Status Reporting: Somebody Has To Do It

Status reporting is a huge headache no matter what software development approach you choose. Big companies tend to have a standard status reporting form, usually a spreadsheet, that has to be filled in for every project.

Unfortunately, those status reporting forms are almost always predicated on the use of the waterfall approach. If you hear phrases like earned value and percent complete, it’s waterfall.

If you are using an agile software development approach, status reporting becomes a problem. You can present agile metrics like burn down charts and velocity but the audience is unlikely to accept them.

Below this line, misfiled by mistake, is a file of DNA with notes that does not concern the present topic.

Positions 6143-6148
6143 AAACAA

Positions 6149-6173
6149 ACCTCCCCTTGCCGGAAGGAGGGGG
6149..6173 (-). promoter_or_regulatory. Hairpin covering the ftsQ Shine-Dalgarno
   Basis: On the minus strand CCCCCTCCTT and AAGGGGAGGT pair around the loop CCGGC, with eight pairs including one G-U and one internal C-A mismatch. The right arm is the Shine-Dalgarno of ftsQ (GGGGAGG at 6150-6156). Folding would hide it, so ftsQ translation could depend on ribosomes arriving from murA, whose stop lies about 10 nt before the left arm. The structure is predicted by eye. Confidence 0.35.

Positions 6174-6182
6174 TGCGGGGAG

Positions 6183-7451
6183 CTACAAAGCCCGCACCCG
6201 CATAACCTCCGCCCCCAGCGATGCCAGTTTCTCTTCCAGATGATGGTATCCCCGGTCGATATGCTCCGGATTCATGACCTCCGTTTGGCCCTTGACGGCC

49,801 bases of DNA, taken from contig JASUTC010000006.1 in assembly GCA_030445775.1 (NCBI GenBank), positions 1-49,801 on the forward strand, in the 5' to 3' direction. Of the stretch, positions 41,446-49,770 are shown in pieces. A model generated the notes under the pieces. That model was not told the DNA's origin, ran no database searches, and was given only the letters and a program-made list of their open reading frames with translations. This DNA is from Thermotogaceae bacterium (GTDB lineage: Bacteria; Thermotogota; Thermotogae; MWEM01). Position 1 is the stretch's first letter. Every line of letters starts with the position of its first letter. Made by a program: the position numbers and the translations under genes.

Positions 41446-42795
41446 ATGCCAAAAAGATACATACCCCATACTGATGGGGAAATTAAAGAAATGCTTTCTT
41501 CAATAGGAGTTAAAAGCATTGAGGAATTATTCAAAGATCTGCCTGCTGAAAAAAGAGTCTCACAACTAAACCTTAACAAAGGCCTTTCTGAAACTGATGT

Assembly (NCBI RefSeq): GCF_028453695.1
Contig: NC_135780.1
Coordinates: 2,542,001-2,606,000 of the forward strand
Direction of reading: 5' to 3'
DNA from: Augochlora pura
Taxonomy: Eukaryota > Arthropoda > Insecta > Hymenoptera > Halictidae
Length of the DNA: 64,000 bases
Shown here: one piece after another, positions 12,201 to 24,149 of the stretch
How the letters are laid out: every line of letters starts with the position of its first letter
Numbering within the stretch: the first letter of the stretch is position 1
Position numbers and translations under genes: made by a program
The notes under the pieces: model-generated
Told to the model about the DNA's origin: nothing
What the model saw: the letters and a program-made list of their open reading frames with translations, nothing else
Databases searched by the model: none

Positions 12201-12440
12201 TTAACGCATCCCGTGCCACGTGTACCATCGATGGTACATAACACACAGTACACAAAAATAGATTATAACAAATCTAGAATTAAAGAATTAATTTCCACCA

You can try converting agile metrics to waterfall ones like earned value and percent complete but it’s not a simple conversion and may prove to be confusing.

Agile deals in risk control and ranges of outcomes. Waterfall deals in (alleged) deterministic outcomes. (I say alleged because we all know that waterfall gets it wrong more often than right. Not very deterministic.)

Analytical-Mind has created a status reporting tool called the Sunset graph. It shows team status in a novel way capturing planned and actual status. Take a look at “Status reporting in an Agile context – Introducing the SunSet Graph”.

Updated: December 31, 2010 — 5:14 pm